Not sure what a bucket of regular hydraulic oil cost nowdays- but it’s clear. You could just run that through and see anything that comes out. But not sure if you have a use for the oil afterwards. iirc, you spin wrenches for a living. If done on heavy equipment this is usually easy because you can get hydro fluid, use it, filter it and dump 5 gallons back into a 500 gallon system somewhere and it’s easy peazy.
If you work frequently with a transmission shop- you can get used atf from them, run it through a fuel filter with an old pump laying around and at 5 microns or under- nothing there to hurt your steering pump or the box.

Imo run what you bought. Why assume it needs fixing unless you see details indicating a problem. Many trucks hit the junkyard with good steering boxes.

I would ask you to document and show differences in the two boxes while both are out so others learn them.
 
If you aren’t 100% in confidence on rebuilding it- your labor of removing and reinstalling later is all you risk by installing it now. That is, so long as there is zero contamination in it that can wash into the brake booster.

How to wash it out to ensure it’s clean of debris like metal shavings or anything- all I can guess is wasting a bunch of atf. Install it but have the supply hose hooked up from pump, then have return hose go into a bucket. Have someone turning wheel back and forth before installing pitman arm so it’s easy. Meanwhile you keep pouring in atf to the pump for flushing the box.
After you feel enough has went through and there is no contamination- all should be good.
Not sure what a bucket of regular hydraulic oil cost nowdays- but it’s clear. You could just run that through and see anything that comes out. But not sure if you have a use for the oil afterwards. iirc, you spin wrenches for a living. If done on heavy equipment this is usually easy because you can get hydro fluid, use it, filter it and dump 5 gallons back into a 500 gallon system somewhere and it’s easy peazy.
If you work frequently with a transmission shop- you can get used atf from them, run it through a fuel filter with an old pump laying around and at 5 microns or under- nothing there to hurt your steering pump or the box.

Imo run what you bought. Why assume it needs fixing unless you see details indicating a problem. Many trucks hit the junkyard with good steering boxes.

I would ask you to document and show differences in the two boxes while both are out so others learn them.
I missed your post before I installed it.

after spending most of the day with my daughter and her hubby, I returned home going to work on this one.

I did flush what I could on the bench feeding it fresh fluid, the fluid that was in it was red atf. looked bright red so I wasn't too worried about debris contamination.

I didn't do any pictures comparing the two, but I did sit them side by side looking at them. both were identically the same, fitting and end cap size (what I look for determining large and small bore) both the pitman and steering shaft splines were in good shape. the only differences I saw were the steering shaft on this one has the little titty sticking out where the old one didn't ( I'm a fan of those btw lol) , the old one had DELPHI on the casing where the new one was stamped with the GM numbers. No paint on it ether, after I had washed all the road grime off, it was a clean rusty metal look other than the aluminum end cap and the sector shaft end cap. both units have the same 3 rotations lock to lock.

it was a breeze to install, one everything on the truck plus this new (used) box was all clean and mostly oil free, two I'm getting used to changing parts 3-4 times on this truck before it works like it should HAHA.

After I got it all buttoned up, topped off the PS fluid. cranked the engine for about 2 seconds not wanting to starve the pump. topped it off again then tried rotating the wheel. it steered like it just got a new part installed! But...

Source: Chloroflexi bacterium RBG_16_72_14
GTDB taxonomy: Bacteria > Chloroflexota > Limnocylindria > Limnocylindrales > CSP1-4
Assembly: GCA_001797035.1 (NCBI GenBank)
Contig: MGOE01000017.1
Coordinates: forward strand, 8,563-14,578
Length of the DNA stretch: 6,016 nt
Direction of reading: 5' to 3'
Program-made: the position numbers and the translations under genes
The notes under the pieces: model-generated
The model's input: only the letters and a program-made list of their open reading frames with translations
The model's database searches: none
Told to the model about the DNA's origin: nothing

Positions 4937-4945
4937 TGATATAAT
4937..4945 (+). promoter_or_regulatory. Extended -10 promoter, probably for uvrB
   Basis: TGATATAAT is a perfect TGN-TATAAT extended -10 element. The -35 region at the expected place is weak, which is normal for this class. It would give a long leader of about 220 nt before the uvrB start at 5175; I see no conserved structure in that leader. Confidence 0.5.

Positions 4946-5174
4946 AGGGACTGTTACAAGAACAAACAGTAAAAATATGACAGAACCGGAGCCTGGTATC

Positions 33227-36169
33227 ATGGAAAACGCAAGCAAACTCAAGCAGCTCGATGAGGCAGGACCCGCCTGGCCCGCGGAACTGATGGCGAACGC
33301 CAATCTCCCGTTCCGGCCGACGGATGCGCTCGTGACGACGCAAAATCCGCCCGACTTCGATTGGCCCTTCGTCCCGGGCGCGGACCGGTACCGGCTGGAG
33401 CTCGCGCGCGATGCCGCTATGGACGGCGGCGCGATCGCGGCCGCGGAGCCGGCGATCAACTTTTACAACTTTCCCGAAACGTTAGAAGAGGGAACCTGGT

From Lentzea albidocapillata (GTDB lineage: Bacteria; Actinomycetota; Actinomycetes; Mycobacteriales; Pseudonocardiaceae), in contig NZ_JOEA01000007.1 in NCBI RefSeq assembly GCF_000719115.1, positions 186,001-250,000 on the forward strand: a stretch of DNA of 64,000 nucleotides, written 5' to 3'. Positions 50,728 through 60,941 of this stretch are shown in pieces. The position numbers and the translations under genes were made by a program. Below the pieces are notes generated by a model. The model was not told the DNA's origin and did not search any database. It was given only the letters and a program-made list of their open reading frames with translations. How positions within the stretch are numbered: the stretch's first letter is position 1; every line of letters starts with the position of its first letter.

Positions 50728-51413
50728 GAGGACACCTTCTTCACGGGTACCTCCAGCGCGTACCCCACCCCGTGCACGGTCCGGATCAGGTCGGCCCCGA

I apparently traded one problem for another. LOL it's what I get I suppose.

after picking up all the tools and doing a final top off on the fluid I took it out for a test drive.

The responsive seems to have gotten better though I still have play in the steering wheel. I can move the wheel from about 11 o-clock to almost 1 o-clock before the tires feel like they respond. This must be the small amount of play I felt in the box while I had it on the bench.

The good part is the truck no longer feels like it's darting back n fourth on the road acting like there is no "center" to the wheel. the truck stays straight other than the little play I get in the wheel as I turn or correct the steering. I'm not having to constantly over correct to keep the truck in it's lane.

the above issues I can deal with, having some play in the wheel is fine and I can be satisfied with that so long as there isn't anything else to worry about.

As i make a right turn there is a shuttering sound accompanied with a vibrating feeling in the steering wheel when I turn to the right slowly. turning quickly it's fine.

I stopped and got out checking the fluid which I found to be somewhat frothly. also had my wife turn the wheel while I stuck my nose under the hood. the sound and vibrations are coming from the new box and can be really felt with my hand on the pressure hose to the box.

when I was installing the hoses, I had an issue with the o-ring on the pressure hose and had to replace it. the old one was mushroomed out.

There is also a check valve in the return port on both boxes. I am curious if the check valve is fluttering making this happen. the noise and vibration does not effect how easy or stiff the wheel turns.

I will try to do some searching on this and how the check valve works while I leave the truck sit over night and see if the "froth" in the fluid is simply air that needs to be left alone to go away. Then drive it a few days for work and see if it goes away.

Only other thing I can think of is if the o-ring on the return hose also is bad and now is sucking in air. if that's the case I need to go get me some new o-rings for both connections.
 
I found this while searching about the check valve. they are saying it's in the pressure port. maybe I looked at the box wrong and it's in the pressure port not the return. this I wonder if it's the source of the noise. This link gives me an idea of how to remove and maybe swap the valves between this box and the one I just pulled out. i will check the o-rings first though. I took the truck back out this evening for dinner. It was making the same groan with vibrations in the wheel on right turns only. when I returned home I popped the hood and checked the fluid only to find it was full and was no longer frothy like it was full of air. not being full of air says the system is not sucking air in but still has some sort of issue.